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No lions left in Africa soon?


New study confirms dramatic reduction in lion numbers

An alarming new study by a research group at Oxford University now confirms what the international animal welfare organisation FOUR PAWS has been warning about for years: a dramatic reduction in the number of lions in Africa. Especially in South Africa an additional threat is so-called “canned hunting”, a particularly cruel form of hunting to order. Here, lions are the principal victims; they are shut into enclosures to be shot by amateur hunters. A hunting licence is usually not required. FOUR PAWS is calling for a ban on canned hunting!

FOUR PAWS calls for a ban on importing lion hunting trophies, and an end to canned hunting
© © FOUR PAWS | Mihai Vasile

Still legal trade with bones from bred lions

Supporters of canned hunting claim that it helps the conservation of species. But the truth is just the opposite: the growth in trophy hunting is putting increasing pressure on lions in the wild, as more and more lions are being taken from the wild to be used for breeding. Another factor connected with the South African lion industry is the still legal trade with bones from bred lions. In consequence, this poses another serious threat to the wild lion population as it increases the demand for lion bones used in traditional Chinese medicine.

Still around 6000 lions on around 250 farms

Our research shows that lions are being enticed away from national parks or other reserves, to end up being approved as hunting targets. Sometimes these lions are initially taken to breeding farms; in South Africa alone there are currently around 6000 lions on around 250 farms. Many of the cubs born there have to put up with being presented as tourist attractions; customers can stroke them, take photos, and go for walks with them. Naive tourists visit these farms and pay money to see or touch the cubs. Very few of them know that in doing so, they are supporting a cruel industry that even many hunting associations condemn as unethical.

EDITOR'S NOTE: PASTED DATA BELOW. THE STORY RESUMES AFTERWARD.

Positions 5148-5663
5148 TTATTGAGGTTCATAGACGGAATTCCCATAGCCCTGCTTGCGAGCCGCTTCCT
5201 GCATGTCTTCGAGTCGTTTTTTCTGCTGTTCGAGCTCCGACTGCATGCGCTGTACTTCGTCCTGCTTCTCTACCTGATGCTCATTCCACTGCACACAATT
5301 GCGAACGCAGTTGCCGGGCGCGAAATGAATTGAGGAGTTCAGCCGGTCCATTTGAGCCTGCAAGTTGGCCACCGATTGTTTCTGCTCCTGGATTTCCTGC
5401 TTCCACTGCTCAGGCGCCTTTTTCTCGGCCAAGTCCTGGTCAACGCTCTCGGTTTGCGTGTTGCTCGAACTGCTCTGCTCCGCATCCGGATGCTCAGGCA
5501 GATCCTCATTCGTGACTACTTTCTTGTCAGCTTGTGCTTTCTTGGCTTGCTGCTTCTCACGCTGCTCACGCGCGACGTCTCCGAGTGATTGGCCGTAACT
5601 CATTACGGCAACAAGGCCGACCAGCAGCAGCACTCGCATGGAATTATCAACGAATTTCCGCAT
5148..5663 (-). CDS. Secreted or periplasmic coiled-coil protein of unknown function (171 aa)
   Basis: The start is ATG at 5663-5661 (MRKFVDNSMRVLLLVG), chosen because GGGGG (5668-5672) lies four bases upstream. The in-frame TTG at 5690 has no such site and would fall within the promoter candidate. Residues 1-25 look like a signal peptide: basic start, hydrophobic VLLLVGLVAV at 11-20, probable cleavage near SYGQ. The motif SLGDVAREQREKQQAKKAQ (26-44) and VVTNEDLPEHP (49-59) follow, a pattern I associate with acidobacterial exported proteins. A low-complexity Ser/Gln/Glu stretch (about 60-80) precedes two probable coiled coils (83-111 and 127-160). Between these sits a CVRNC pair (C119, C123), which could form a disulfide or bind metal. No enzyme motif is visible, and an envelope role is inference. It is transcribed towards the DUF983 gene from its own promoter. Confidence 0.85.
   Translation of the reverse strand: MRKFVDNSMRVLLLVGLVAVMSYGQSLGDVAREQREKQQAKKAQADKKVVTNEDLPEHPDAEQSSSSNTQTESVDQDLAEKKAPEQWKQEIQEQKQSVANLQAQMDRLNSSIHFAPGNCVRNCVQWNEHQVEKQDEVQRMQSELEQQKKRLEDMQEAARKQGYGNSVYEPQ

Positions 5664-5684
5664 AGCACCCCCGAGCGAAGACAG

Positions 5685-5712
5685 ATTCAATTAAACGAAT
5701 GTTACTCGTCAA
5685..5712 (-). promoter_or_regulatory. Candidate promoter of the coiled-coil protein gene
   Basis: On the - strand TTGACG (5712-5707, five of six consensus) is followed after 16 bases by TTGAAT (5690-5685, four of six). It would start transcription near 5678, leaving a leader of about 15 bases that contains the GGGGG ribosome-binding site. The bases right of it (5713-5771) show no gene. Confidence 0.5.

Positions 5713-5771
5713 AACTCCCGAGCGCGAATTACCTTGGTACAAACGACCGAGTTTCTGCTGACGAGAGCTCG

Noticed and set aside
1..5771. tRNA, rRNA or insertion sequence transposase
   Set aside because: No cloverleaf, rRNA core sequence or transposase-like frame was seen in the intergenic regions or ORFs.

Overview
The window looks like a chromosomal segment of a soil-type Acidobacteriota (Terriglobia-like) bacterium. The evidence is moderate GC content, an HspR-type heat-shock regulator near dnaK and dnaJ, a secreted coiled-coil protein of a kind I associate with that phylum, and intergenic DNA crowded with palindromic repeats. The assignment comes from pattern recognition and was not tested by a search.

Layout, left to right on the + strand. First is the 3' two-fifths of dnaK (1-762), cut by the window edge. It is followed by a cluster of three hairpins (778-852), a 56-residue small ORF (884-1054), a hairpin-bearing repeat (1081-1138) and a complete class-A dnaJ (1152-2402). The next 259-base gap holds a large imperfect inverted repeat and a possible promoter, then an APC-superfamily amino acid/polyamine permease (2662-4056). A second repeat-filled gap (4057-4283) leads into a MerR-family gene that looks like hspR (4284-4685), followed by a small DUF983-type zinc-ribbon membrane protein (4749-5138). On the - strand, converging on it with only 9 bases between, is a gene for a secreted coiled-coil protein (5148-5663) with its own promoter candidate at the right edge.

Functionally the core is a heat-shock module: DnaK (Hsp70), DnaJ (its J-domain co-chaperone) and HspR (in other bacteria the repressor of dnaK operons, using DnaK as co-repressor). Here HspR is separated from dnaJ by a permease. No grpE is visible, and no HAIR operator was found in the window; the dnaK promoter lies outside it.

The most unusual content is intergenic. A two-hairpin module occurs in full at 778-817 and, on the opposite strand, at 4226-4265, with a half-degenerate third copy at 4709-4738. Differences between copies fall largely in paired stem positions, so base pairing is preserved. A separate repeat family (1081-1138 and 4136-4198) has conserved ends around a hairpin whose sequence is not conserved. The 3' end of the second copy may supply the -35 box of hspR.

This branch of the industry is extremely lucrative, and it’s the animals who bear the cost!

Money talks

Canned hunting is a hobby for a wealthy minority from rich industrial countries. The bigger the wallet, the bigger the trophy: a male lion with a magnificent mane costs around €25,000, and those with particularly dark and thick manes can fetch up to €45,000. A lioness can be had for €5000 or less. Some farms even offer young lions to be shot!

Complete hunting packages are sold on the internet, at hunting fairs, or by specialist travel agents. These packages include food, accommodation, and the ‘support’ of a professional hunter. Supplements are charged for transport, and for work carried out by the taxidermists.


We are calling for:


  • the prohibition of ‘Canned Hunting’ in South Africa.
  • the prohibition of commercial lion breeding farms and unethical practices like bottle feeding of cubs, cuddling or walking with ‘lions.
  • An end of the legal export of lion bones for TCM and the prohibition of euthanizing lions for the lion bone trade.
  • For countries outside South Africa to introduce national legislation that prohibits importation of trophies following the example of Australia and support an uplisting of lions within CITES to Appendix 1.
  • For important stakeholders like conservationists, travel companies, airlines but also hunting associations to take a clear and public stand against the unscrupulous lion industry and Canned Hunting.


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